One of the ways to determine what is at the “heart of the assignment” is to revisit the strategic plan. By understanding the strategic goal and the tactics necessary to achieve the goal, one will be able to understand the key skills required to achieve success in a role. As a result, your thinking shifts and a new set of candidates may emerge.

2. Look at a Number of Potentially Qualified People

The key word here is number. Formal qualifications are a minimum for consideration, as their absence would eliminate the candidate. The person and the assignment need to fit each other. To make an effective decision, three to five candidates should be considered.

3. Think Hard about How to Look at These Candidates

The crucial issue is to understand the focus and priority of the assignment. The primary questions are, “What strengths does each candidate possesses?” and “Are these strengths the right ones for the assignment?” While weaknesses may rule a candidate out, if the answers to these questions are that s/he is the right person for the assignment, regardless of a particular weakness, then that person gets the job. It is then the company’s responsibility to provide the additional training, talent, or skills to mitigate the effects of that weakness.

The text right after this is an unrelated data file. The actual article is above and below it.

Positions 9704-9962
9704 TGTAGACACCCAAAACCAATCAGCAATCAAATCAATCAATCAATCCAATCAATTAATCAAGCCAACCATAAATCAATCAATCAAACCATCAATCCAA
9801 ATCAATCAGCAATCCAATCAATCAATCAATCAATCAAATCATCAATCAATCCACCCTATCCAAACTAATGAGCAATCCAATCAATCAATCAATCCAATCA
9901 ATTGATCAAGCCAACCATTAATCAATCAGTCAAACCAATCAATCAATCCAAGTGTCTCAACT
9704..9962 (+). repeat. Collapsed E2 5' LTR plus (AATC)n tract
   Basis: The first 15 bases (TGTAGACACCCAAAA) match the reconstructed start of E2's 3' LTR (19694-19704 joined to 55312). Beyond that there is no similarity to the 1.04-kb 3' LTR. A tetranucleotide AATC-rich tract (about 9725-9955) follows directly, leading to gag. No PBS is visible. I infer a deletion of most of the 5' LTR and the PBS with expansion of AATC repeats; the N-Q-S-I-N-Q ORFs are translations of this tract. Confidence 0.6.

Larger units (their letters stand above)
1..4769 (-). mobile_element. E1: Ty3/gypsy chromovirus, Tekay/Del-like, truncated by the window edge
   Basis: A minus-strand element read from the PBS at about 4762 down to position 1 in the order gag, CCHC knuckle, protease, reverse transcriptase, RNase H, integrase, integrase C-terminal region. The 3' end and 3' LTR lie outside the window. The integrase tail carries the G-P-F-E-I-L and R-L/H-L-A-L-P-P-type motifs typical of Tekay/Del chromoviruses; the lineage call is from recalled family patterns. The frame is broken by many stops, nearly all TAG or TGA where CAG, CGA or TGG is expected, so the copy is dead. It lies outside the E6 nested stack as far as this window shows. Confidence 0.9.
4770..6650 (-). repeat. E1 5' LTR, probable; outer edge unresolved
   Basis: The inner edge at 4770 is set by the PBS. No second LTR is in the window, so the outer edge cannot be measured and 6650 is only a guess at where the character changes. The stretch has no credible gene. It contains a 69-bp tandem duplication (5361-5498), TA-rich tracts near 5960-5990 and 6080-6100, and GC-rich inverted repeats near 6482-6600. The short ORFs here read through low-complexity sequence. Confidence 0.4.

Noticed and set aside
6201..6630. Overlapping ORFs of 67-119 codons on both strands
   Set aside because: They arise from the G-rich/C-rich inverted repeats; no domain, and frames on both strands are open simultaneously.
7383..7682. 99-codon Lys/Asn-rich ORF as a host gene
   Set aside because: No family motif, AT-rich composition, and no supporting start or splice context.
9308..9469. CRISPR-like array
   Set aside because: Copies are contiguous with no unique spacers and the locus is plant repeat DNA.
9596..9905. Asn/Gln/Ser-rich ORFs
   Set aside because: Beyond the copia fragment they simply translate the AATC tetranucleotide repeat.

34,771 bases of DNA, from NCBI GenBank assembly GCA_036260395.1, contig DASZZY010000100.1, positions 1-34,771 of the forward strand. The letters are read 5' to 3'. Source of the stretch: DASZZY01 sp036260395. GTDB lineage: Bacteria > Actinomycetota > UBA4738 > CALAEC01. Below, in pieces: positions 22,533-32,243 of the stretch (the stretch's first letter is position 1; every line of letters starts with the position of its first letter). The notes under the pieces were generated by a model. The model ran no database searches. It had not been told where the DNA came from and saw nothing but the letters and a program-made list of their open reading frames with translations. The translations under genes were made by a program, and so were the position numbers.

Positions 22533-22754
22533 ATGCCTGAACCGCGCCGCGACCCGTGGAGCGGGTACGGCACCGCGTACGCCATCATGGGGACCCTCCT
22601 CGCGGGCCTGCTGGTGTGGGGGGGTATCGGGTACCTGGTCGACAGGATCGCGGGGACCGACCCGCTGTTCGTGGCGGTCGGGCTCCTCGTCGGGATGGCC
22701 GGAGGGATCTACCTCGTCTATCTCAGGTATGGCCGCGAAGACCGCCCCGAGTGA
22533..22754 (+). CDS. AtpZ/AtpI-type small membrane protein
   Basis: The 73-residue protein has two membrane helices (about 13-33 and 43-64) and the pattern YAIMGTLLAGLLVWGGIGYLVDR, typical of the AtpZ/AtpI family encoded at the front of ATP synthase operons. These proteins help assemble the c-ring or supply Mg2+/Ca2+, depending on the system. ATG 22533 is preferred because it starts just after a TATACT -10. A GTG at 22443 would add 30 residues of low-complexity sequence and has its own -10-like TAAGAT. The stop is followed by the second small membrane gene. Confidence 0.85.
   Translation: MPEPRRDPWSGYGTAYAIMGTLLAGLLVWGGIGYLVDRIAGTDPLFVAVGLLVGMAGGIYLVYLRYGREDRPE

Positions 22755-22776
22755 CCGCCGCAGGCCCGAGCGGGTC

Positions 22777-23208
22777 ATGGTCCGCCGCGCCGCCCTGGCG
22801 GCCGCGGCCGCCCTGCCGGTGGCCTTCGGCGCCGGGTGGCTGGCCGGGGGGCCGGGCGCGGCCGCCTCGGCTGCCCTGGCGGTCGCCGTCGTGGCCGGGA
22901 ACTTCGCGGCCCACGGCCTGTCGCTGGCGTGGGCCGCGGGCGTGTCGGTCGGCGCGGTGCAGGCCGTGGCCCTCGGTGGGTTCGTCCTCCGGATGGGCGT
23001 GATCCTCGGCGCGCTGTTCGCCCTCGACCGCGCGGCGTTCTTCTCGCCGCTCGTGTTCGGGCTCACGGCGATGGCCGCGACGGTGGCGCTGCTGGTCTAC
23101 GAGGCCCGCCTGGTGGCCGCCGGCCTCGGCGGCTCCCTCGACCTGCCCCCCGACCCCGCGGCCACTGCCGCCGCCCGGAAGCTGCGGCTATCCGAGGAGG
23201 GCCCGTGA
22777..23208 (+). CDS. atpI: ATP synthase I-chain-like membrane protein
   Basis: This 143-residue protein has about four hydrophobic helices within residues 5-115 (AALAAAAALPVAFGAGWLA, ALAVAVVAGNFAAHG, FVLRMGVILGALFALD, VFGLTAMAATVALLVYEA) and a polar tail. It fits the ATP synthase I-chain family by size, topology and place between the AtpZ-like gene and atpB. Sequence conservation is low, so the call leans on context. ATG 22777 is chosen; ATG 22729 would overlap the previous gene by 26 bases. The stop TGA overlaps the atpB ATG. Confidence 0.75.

4. Discuss Each of the Candidates with Several People who have Worked with Them

One executive’s opinion is worthless. That’s because we all have biases, prejudices, likes, and dislikes. Competent executives do this routinely and informally. My former partner, a senior executive at Microsoft, has five to seven people in the interview loop. If the candidate does not meet the approval of this group, the candidate is eliminated from consideration. Each interviewer is also assigned a specific attribute or characteristic of the candidate for evaluation. One might evaluate analytical problem solving while another might evaluate collaborative skills. By following this discipline, one gains valuable additional perspectives.

5. Make Sure the Appointee Understands the Job

After the appointee has been in a new job for three or four months, he or she should be focusing on the demands of the job rather than on the requirements of preceding assignments. It is the executive’s responsibility to call that person and say, “You’ve now been manager for three months. What do you have to do to be a success in your new job? Think it through and come back to me in ten days and show it to me in writing.” It is critical that you, as a manager, assist others to think through what a job requires. Frequently, these requirements are not the traits that the performer thinks got him the job in the first place. And as we will discuss later on, if this person was promoted to this position, it is almost a one hundred per cent certainty that he will have to shift his work approach and focus in order to be successful in his new role.

The Five Stages of Crisis-Management According to Jack Welch

October 2, 2008

As we all know, our country is experiencing a staggering financial crisis. This crisis has stunned the nation and left many fearful and concerned regarding how to address and solve it.

In September of 2005, Jack Welch, former CEO and Chairman of General Electric, wrote an op-ed piece in The Wall Street Journal. The article was entitled “The Five Stages of Crisis-Management.” The context for the article was the aftermath of Hurricane Katrina and the devastation left behind in New Orleans.